After nearly six months of hiring drivers, taking taxis, and hitching rides with my friends, I am officially a licensed driver in the UAE. Driving here in the UAE is a totally different ball game, in comparison to driving in the States. The rules of driving here (better yet the lack of rules of driving here) are like playing a dangerous game of Russian Roulette. For instance, stop signs are merely suggestions. If you want to anger drivers, come to a full stop at a stop sign. You’ll elicit the honks, flashing lights, and vicious stares of other drivers. Secondly, the overabundance of roundabouts (or traffic circles as we call them in many parts of the US) make for very interesting interactions at the intersection. Sure there are actual rules that correlate with the roundabouts, but the only people who seem to follow them are the Expats. If you’re turning right from the roundabout, you should be in the first lane, so that you can exit. If you’re planning on keeping straight, you should be in the second or middle lane, and if you’re planning to make a left turn or U-turn, you should be in the third lane. Simple enough, right? Wrong. Tell me why people who are making U-turns are in the first lane, people who are going straight are in the first lane, and people who are turning left are also in the first lane? See how this can pose a problem? Basically people get in whatever lane they want to get into, and you better be prepared for anything in those roundabouts. Some of them only have two lanes, some three, and some five. Needless to say, sometimes Jesus literally has to take the wheel. But, it does get easier with practice.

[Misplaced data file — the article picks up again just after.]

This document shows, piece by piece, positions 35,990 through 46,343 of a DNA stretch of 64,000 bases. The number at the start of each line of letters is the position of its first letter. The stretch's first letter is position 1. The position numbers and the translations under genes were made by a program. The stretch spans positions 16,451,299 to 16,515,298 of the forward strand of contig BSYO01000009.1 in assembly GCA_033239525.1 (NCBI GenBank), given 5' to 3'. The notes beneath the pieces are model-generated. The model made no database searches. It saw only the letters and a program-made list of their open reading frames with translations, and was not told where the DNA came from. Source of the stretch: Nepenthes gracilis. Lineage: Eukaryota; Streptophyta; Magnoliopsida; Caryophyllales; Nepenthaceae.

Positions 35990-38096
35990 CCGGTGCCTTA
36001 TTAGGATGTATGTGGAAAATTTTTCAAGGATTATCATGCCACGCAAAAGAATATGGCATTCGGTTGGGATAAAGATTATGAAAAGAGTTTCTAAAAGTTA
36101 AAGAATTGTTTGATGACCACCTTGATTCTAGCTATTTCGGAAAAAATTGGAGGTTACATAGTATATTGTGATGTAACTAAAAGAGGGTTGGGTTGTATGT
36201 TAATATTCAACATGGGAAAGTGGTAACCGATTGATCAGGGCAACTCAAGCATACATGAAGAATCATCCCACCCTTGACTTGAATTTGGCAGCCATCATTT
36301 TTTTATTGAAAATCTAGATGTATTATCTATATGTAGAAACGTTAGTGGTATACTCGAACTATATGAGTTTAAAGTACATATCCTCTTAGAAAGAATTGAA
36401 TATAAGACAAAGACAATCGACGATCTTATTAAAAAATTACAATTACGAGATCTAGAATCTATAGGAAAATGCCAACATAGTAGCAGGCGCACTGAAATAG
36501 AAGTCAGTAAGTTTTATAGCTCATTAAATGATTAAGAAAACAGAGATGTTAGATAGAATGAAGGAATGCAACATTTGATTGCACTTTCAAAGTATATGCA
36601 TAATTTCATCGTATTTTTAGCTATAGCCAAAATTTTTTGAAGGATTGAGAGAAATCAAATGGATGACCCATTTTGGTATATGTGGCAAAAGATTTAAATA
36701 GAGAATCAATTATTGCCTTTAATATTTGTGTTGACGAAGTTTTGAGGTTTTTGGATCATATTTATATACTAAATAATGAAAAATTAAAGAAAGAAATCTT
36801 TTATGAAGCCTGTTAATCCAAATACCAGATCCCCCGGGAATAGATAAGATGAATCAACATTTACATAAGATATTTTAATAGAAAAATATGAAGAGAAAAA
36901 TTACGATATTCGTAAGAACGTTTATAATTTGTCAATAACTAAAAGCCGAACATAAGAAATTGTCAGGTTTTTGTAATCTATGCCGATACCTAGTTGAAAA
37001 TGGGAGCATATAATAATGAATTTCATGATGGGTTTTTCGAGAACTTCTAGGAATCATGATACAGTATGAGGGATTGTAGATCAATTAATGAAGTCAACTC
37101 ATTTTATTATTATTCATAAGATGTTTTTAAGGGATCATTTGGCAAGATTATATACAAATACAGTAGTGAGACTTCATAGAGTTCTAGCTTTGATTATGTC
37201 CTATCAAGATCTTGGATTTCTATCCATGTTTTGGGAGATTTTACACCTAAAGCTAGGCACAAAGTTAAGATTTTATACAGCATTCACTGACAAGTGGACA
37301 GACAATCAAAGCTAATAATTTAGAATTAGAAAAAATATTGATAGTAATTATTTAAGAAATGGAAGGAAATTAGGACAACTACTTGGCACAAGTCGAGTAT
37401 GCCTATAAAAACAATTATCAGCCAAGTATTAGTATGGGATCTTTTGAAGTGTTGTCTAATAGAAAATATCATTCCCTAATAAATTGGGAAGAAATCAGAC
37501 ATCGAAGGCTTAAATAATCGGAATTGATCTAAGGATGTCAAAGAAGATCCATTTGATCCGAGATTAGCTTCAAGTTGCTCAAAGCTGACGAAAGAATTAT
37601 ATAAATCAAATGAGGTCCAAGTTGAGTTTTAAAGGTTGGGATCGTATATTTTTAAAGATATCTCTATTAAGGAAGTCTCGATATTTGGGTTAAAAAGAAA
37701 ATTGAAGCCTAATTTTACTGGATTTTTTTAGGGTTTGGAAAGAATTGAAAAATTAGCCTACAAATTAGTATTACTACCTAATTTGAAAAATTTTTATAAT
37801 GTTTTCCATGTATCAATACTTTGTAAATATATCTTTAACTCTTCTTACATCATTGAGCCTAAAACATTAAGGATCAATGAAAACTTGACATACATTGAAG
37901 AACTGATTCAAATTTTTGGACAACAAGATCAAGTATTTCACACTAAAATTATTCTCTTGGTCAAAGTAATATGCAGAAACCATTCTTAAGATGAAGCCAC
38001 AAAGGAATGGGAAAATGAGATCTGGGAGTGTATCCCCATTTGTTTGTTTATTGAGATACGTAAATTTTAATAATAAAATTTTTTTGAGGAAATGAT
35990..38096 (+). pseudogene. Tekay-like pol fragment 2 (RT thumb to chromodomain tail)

I was also fortunate enough to purchase a relatively new used car. I wanted a compact SUV or something similar to what I drove in the States. I had my heart set on a Toyota Rav-4 or a Lexus RX 350, but my pockets didn’t agree. I settled on a 2008 GMC Terrain, that I affectionally call Raine. Raine and I have hit the highway a few times heading to Dubai and Abu Dhabi, but she is usually parked during the week, as I carpool with my neighbor to work, and we drive her car. It feels good to not have to ask anyone to take me to the store, or to pick me up from work, but I do miss being chauffeured around like a boss.